Bosnia Troops to Get Up to 15 Days' Rest and
By Master Sgt. Stephen Barrett, USA
American Forces Press Service
WASHINGTON, April 9, 1996 Operation Joint Endeavor service members slated for peacekeeping duties over 180 days are eligible for up to 15 days of rest and recuperation. The policy, approved March 21, affects active duty personnel, reservists and DoD civilians deployed to Bosnia and adjacent areas.
According to a U.S. European Command release, personnel assigned in Bosnia-Herzegovina, Macedonia, Serbia, Montenegro, Croatia, Slovenia and Hungary may take the "R and R" leave. The release said the program will give those deployed "a respite from the intensity of the peacekeeping mission and an opportunity to spend time with their family and friends."
For service members, the 15 days includes two days for transportation to and from their leave destinations. DoD is budgeting $11 million to support "R and R" flights from Tuzla, Bosnia, and from Taszar, Hungary, to either Frankfurt, Germany, or an undetermined U.S. entry terminal.
Although considered rest and recuperation leave, officials with DoD's compensation office emphasized time spent away from the Bosnia peacekeeping mission is no different from regular leave. Officials said troops will get two travel days -- the remaining days will count as regular leave.
DoD civilians deployed to Joint Endeavor sites may also take up to 15 days' leave and may fly on government transportation. However, they will not receive extra days for travel.
Frankfurt is expected to be the main destination for most Joint Endeavor peacekeepers. Most of the 20,000 U.S. personnel in the Balkans are from the Army's 1st Armored Division, headquartered in Bad Kreuznach, Germany, about 40 miles from the Frankfurt airport.
"We're still working out many of the details about how we'll transport folks back and forth to Bosnia," said Capt. Kevin Gainer, a spokesman for U.S. Army, Europe, in Heidelberg, Germany. Gainer said military transport planes and commercially contracted aircraft may shuttle service members to and from designated gateways.
Those same gateways will provide transport to troops should they be recalled from leave. Field commanders will make recall decisions based on security and readiness needs. Meanwhile, Gainer said, commanders must determine how to implement leave policies and still maintain their readiness as Implementation Force personnel approach the midway point of their peacekeeping mission.
"The commanders are encouraging folks to participate in the program and have a lot of flexibility in how they approve leaves, but they must also maintain enough personnel to effectively perform their peacekeeping mission," said Gainer.
Part of the flexibility includes granting leave to troops short of earned leave days. At a rate of 2.5 days per month, many service members will earn their "R and R" leave while deployed. However, officials said, local commanders may modify their unit leave policy to get all service members a break.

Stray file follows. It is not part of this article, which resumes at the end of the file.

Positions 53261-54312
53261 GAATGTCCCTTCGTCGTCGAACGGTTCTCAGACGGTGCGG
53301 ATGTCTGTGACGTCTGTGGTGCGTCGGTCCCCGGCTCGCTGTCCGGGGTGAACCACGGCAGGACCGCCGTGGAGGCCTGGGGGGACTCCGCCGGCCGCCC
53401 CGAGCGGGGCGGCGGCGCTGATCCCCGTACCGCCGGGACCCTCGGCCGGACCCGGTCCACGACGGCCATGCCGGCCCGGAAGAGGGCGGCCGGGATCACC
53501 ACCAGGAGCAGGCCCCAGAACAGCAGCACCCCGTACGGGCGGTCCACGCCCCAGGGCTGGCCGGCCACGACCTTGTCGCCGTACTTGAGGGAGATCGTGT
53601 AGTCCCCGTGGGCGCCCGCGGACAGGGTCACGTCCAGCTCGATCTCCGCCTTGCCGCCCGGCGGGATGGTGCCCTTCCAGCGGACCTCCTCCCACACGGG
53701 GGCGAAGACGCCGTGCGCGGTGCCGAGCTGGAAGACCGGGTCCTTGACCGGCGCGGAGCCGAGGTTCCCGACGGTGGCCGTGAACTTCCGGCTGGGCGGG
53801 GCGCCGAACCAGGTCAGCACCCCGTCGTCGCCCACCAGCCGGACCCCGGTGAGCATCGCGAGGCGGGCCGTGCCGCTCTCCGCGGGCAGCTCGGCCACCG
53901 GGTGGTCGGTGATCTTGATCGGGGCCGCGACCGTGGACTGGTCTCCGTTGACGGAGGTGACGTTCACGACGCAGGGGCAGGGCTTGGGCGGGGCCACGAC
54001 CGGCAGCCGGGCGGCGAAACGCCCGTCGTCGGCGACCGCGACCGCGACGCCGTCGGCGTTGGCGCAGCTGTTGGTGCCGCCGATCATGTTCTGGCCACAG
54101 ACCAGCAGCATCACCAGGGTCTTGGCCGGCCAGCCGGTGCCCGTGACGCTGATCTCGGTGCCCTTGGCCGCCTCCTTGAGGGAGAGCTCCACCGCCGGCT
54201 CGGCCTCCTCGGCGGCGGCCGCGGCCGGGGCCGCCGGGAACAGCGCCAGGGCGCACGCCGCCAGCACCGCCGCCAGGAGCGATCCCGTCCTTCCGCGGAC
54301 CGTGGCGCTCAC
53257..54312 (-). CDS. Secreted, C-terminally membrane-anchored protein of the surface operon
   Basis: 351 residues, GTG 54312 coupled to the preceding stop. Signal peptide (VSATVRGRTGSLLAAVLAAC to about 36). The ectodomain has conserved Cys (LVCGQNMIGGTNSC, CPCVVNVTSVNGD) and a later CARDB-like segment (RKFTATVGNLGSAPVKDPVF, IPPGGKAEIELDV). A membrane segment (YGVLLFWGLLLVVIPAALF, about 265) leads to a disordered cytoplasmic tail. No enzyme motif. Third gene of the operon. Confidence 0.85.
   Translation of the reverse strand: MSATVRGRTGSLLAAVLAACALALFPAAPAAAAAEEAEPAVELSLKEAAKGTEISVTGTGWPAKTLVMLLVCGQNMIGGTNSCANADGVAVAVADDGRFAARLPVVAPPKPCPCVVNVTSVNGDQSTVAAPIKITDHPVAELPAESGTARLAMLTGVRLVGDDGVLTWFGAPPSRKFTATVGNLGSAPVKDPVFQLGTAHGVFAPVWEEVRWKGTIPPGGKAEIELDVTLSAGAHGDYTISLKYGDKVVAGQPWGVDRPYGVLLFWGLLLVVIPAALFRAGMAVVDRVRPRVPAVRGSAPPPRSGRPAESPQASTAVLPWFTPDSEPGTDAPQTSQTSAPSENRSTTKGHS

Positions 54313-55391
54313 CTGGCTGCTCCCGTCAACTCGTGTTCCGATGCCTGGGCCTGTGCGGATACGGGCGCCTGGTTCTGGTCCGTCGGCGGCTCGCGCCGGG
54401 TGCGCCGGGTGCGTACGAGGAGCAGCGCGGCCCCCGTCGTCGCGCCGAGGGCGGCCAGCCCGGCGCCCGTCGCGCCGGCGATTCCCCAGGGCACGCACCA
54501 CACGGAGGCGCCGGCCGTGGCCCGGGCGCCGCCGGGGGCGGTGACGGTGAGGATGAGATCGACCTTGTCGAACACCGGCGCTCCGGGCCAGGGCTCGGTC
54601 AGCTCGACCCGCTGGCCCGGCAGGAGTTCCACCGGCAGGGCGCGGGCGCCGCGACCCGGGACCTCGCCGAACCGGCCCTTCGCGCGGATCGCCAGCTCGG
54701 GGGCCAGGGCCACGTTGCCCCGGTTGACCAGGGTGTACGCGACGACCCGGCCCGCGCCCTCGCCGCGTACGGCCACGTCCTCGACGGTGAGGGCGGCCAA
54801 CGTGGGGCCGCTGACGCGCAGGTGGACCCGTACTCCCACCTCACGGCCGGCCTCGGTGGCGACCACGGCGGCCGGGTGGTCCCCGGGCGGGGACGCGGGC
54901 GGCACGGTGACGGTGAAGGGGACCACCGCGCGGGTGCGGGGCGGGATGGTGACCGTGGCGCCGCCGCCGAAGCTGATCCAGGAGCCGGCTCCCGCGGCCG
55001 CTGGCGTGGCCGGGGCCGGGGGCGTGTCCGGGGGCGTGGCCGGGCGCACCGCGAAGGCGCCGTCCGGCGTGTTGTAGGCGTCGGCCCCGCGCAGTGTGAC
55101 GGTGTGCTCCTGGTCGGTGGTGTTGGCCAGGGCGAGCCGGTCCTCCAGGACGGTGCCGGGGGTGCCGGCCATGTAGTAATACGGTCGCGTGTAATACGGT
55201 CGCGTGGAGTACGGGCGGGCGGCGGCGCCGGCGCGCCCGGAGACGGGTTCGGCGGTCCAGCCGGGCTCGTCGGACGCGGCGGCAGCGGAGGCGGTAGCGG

Service members are not required to take "R and R" leave. However, service members may take the leave only once during a 12-month period -- a rule U.S. Army Europe said local commanders will monitor carefully.
Eligible reservists may also take "R and R" leave. Those who decline will be able to cash in that leave once they finish their overseas duty tour.
Originally, U.S. Army, Europe officials were scheduling block reservations with the armed forces recreation centers in Garmisch-Partenkirchen and Chiemsee, Germany. However, officials said, those plans changed because the services cannot legally fund food and lodging to troops on leave status. Those plans also would have restricted where troops could travel and relax -- something Gainer said the commanders didn't want to do.
"By sending everybody to Garmisch and Chiemsee, we felt we were limiting their options," said Gainer. "We want them to enjoy their free time." He said the plan now is to take troops to Frankfurt, unite them with family and friends and let them plan their own relaxation.
There are restrictions to the program. Service members on temporary duty to the region (180 days or less) are not eligible. Those requiring additional transportation from Frankfurt or the U.S. entry port must make their own arrangements at their own expense.
Although the leave may be a welcome break, Joint Endeavor members will lose some of their pay entitlements while away from the mission. U.S. Army Europe officials said certain places pay from $8 to $22.50 per month stops if a service member is absent from the area for more than 24 hours. Payments resume once the member returns to the operations area. Troops will also lose the $3.50 per diem payment while on leave.
Officials advised service members taking the rest and recuperation leave they are still subject to recall. Military personnel must provide leave addresses and phone numbers with rear detachment personnel should a recall occur.